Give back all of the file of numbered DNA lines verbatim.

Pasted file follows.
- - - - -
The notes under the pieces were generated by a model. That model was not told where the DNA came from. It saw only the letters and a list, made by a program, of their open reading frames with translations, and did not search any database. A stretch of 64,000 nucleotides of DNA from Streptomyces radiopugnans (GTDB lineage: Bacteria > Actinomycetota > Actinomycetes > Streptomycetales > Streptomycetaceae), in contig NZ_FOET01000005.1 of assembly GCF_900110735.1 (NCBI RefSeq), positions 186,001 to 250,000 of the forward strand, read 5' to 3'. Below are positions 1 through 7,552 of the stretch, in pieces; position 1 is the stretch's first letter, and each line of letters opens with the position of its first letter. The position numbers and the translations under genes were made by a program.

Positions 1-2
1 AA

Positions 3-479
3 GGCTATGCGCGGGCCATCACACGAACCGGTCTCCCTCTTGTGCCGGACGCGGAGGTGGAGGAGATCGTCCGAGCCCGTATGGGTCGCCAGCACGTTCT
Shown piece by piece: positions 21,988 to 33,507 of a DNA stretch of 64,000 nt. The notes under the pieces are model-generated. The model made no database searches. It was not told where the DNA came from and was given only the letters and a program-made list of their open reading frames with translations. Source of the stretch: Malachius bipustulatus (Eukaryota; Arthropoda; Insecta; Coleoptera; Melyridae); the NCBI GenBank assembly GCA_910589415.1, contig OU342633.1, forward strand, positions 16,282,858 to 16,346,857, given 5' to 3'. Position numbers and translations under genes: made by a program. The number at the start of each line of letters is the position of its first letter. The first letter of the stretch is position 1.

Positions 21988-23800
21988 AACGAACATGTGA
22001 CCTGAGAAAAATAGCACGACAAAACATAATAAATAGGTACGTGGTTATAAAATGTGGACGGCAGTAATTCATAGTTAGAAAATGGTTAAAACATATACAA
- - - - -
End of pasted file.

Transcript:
The notes under the pieces were generated by a model. That model was not told where the DNA came from. It saw only the letters and a list, made by a program, of their open reading frames with translations, and did not search any database. A stretch of 64,000 nucleotides of DNA from Streptomyces radiopugnans (GTDB lineage: Bacteria > Actinomycetota > Actinomycetes > Streptomycetales > Streptomycetaceae), in contig NZ_FOET01000005.1 of assembly GCF_900110735.1 (NCBI RefSeq), positions 186,001 to 250,000 of the forward strand, read 5' to 3'. Below are positions 1 through 7,552 of the stretch, in pieces; position 1 is the stretch's first letter, and each line of letters opens with the position of its first letter. The position numbers and the translations under genes were made by a program.

Positions 1-2
1 AA

Positions 3-479
3 GGCTATGCGCGGGCCATCACACGAACCGGTCTCCCTCTTGTGCCGGACGCGGAGGTGGAGGAGATCGTCCGAGCCCGTATGGGTCGCCAGCACGTTCT
Shown piece by piece: positions 21,988 to 33,507 of a DNA stretch of 64,000 nt. The notes under the pieces are model-generated. The model made no database searches. It was not told where the DNA came from and was given only the letters and a program-made list of their open reading frames with translations. Source of the stretch: Malachius bipustulatus (Eukaryota; Arthropoda; Insecta; Coleoptera; Melyridae); the NCBI GenBank assembly GCA_910589415.1, contig OU342633.1, forward strand, positions 16,282,858 to 16,346,857, given 5' to 3'. Position numbers and translations under genes: made by a program. The number at the start of each line of letters is the position of its first letter. The first letter of the stretch is position 1.

Positions 21988-23800
21988 AACGAACATGTGA
22001 CCTGAGAAAAATAGCACGACAAAACATAATAAATAGGTACGTGGTTATAAAATGTGGACGGCAGTAATTCATAGTTAGAAAATGGTTAAAACATATACAA